I have had people who were privy to this dark time in my life have the audacity to call me brave. Some had the nerve to claim that they admired me for what I was doing. I admittedly am far from deserving of any such title. I am in no way brave or admirable for what I went through. Crazy? Perhaps; Desperate? Absolutely! But nothing that I did, nothing about me warrants admiration. Because if faced with the situation again, I honestly believe my decision would be one of cowardice and surrender.

I prayed that God would one day give me the courage to confess this part of my life because I honestly believe that the things we go through in life are not merely for us alone.

I know right now there is someone…somewhere struggling. I know that right now there is someone…somewhere going through, wondering if there is a light at the end of the tunnel. DISCLAIMER:I am no poster boy for righteous living. I am by no means one of God’s favorites, but for some unexplainable reason, He chose to allow me to make it through and I know if He would show favor to a wretch like me, then He would definitely do it for someone else. I pray that somehow, someway my story will find that “someone else” and provide even the slightest glimpse of hope.  I pray that my struggles, my pain, my heartbreak, and my inevitable success will convince that “someone else” that no matter where you are…no matter what you are going through..YOU are CLOSER than you could ever imagine to your BREAKTHROUGH.

These are NOT words from some highly sanctified preacher with the anointing of prophecy; these are NOT the words of some righteous man  of God who has lived a life of strict servitude and adherence to His word; These are NOT the words of a deserving man who has done his best to follow Christ…no. These ARE the words of a man who has lived a continuous life of ups and downs; bad judgements; and while believing in and seeking to strengthen his relationship with Christ has ultimately  done little to deserve God’s favor. So please know that the words I utter are not from a place of vain empathy, but of sincere understanding. You are forever in my prayers…

This blog post is dedicated to all those who (knowingly or unknowingly) kept me going and inspired during this dark period in my life (if I forget you please charge it to my head and not my heart (I swear I tried to name you all): Jesus; Linda & Damieon Ranson; Stacy Reid; Gelita Mimms; Kenyetta Hughes; Gregory Smith; Chris Sutton; Jeremy Brockman; Devin Laster; Dina Peace; Stacey Muhammad; Trina Hughes; Chiquita Tate; Mike & Terry O’Neal; Angel Scott; Valerie KaylaVal; Tinisha Brugnone; Hiram Damwijk; Nichelle Payne; Rochelle Baker; Anna Richardson; Emily Ann-Johnson; Sheree Johnson; Tiffany Marshall; Elaine Flowers; Lorenzo Lollar; Tekeya Bell; Sharice Henry Chasi; M. Legend Brown; Brooke McCoy; Tyler Perry; Christian Knight; Mianna Adufutse; Fredrick Thornton; Keenan Tindle; Wendy Readous; Elizabeth Atkins; William McDowell; Kirk Franklin; Samatha Drane-Smith; TI; Eminem; Joan Morris; Shawntay Dalon; Carmen Adolphus;  Yolanda Brinkley; Kimmy Chappell; Joel Olsteen; Bishop Anthony Claxton; Antoinette Dawson; Robyn Peoples; Fallon Marie; James Drane; Tiana Bonner; Albany Williams; Tiffany Price; Benita White; Cynthia Peete-Frailey; Jahimnah Harris; Linda Council; Tiffany Bargainer; Roxanna S. Brown; Jamaine & MarquitaBurrus; Chico Pye; Tanisha Stanley; Angela Mapp; Sheryl Brown; Nikki Marie; Ava DuVernay; Denise Drane (my mommy); Willie Rodgers (RIP); The Johnson/Drane Clans & the one Ponder (La Familia); Tishonah Johnson (my baby girl)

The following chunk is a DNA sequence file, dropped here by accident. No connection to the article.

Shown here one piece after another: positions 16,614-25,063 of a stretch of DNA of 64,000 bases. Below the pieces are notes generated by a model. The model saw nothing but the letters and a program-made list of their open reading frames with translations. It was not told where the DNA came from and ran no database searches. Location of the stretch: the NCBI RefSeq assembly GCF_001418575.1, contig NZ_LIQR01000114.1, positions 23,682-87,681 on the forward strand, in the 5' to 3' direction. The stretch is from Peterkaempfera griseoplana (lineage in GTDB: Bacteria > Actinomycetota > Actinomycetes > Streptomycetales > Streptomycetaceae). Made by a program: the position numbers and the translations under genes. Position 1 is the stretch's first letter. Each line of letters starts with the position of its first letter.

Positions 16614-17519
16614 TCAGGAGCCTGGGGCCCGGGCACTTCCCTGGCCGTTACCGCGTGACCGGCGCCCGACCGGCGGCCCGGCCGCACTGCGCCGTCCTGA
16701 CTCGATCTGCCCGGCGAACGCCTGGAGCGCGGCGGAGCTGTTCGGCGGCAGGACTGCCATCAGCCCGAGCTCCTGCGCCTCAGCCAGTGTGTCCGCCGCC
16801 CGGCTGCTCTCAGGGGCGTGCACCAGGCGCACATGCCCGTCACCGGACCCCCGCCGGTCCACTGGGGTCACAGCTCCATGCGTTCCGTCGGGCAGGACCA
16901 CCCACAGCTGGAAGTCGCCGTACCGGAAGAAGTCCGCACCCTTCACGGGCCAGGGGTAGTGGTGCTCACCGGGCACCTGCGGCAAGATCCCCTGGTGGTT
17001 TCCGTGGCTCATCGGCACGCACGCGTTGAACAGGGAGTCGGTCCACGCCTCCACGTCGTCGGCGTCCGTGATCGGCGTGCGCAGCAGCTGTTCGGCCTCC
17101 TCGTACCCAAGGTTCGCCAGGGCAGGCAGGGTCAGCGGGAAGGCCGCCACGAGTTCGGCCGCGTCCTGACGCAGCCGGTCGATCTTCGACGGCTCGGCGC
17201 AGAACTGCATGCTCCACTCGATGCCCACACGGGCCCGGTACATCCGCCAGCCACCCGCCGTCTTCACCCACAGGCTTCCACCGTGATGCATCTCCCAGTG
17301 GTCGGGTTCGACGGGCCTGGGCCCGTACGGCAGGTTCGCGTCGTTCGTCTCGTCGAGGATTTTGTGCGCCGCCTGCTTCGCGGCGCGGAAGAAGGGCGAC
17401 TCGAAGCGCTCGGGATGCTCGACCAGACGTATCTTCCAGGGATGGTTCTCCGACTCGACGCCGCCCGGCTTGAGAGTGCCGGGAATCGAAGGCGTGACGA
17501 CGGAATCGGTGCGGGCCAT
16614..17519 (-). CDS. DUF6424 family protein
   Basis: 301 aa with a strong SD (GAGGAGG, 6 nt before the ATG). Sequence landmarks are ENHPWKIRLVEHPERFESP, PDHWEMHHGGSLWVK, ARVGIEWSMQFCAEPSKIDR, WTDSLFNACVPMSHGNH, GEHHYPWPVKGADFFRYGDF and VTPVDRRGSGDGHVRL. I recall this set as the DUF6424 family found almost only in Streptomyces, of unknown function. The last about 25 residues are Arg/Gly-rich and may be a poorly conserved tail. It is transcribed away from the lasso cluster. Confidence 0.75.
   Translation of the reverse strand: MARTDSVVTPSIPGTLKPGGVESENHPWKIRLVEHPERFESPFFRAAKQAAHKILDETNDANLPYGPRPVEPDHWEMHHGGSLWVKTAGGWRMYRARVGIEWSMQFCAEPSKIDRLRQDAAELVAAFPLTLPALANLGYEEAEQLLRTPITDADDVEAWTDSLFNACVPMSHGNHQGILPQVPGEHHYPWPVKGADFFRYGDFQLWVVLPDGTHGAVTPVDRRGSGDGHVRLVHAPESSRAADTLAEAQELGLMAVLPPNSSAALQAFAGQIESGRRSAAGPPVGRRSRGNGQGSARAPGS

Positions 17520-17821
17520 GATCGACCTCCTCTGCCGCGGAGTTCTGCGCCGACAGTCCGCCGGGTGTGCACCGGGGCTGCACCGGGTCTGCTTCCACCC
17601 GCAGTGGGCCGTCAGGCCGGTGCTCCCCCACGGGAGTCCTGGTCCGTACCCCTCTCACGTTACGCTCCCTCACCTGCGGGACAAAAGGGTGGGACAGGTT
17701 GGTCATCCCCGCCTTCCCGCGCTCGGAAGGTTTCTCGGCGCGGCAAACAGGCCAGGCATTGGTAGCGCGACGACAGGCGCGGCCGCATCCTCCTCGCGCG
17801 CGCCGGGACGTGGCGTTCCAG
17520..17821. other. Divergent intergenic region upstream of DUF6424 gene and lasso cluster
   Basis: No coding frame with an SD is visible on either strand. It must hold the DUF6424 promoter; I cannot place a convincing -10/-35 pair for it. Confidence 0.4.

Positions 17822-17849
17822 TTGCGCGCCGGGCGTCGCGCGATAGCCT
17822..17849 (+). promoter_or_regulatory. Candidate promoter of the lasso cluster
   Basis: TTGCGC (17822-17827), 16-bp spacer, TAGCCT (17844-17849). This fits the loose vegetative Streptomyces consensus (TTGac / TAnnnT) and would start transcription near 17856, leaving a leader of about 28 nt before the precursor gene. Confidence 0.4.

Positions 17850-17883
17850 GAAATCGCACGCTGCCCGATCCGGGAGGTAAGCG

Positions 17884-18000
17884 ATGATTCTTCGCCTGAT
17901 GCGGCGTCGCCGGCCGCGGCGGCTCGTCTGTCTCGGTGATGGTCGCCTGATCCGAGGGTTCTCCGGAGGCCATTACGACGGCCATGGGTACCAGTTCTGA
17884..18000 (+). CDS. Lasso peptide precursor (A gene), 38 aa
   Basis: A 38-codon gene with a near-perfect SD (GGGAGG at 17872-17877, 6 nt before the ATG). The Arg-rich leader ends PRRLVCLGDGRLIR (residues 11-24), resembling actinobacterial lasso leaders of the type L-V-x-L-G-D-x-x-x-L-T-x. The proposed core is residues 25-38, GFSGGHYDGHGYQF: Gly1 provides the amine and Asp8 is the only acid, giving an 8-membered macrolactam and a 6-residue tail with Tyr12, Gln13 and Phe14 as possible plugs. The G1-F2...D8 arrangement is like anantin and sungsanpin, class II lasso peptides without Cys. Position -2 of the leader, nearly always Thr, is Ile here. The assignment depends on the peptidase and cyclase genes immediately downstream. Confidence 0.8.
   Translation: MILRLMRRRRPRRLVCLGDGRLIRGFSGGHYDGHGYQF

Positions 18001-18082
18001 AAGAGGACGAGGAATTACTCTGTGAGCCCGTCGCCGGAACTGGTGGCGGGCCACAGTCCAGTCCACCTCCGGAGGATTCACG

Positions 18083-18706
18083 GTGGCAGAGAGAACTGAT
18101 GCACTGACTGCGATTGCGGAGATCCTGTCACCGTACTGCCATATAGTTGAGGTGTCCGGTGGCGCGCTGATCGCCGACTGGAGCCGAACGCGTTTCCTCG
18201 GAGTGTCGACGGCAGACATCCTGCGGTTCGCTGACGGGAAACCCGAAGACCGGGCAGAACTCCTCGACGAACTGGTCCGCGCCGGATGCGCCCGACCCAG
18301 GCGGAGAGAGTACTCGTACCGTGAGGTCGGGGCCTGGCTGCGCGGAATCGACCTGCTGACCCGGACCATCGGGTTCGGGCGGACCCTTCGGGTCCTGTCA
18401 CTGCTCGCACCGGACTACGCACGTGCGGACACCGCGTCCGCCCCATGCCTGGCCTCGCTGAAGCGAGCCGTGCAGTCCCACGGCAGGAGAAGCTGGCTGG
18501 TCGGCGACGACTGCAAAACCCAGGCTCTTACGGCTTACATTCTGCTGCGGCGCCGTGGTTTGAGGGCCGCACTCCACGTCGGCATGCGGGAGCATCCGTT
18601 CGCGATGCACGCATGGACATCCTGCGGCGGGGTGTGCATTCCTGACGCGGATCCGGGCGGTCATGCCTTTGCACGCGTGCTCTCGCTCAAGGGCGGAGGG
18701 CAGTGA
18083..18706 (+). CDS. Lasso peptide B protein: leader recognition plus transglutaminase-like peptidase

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Detroit: A Love Letter

We are so excited to partner with the Dear Detroit: A Love Letter campaign hosted by Indiegogo. This film is close to our hearts because access4artists was founded in Detroit.

We interviewed the writer/director Malcolm Johnson to get an inside look into this project. Make sure you check out the campaign and donate!

Determination: A Fool’s gold?

de·ter·mi·na·tion [dih-tur-muh-ney-shuhn] the quality of being determined to do or achieve something.

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     Never have I understood better than I do now, the struggles of being an Independent filmmaker. Especially living in a city where there is seemingly no established infrastructure that exists for the film industry. In a city where so many speak of change, but when the time comes to put away the petitions, protest signs, and angry social media rhetoric & inspiring quotations and actually crawl into the trenches, those same people are nowhere to be found. In a city that once boasted some of the greatest entertainers/artists of our time.

    Perhaps I’m a little bitter. Perhaps I am frustrated. Or perhaps I have been so blinded by my own ambitions to affect and inspire change in my dilapidated city, that I refuse to face the realities I am now forced face to face with. “No one cares.”

     For the last two months I have been actively promoting & soliciting contributions for my docu-drama film “Dear Detroit: A Love Letter” and with two weeks remaining in the Indiegogo campaign I am no closer to reaching the $25,000 goal. Perhaps it was naive of me to believe that people actually cared about the making of a film that, unlike the numerous documentaries that have exploited the negativity and ugliness of Detroit, {many produced by people who do not and/or have never lived in the city of Detroit} hoped to inspire change and breath new life into Motown, showing the beauty of Detroit.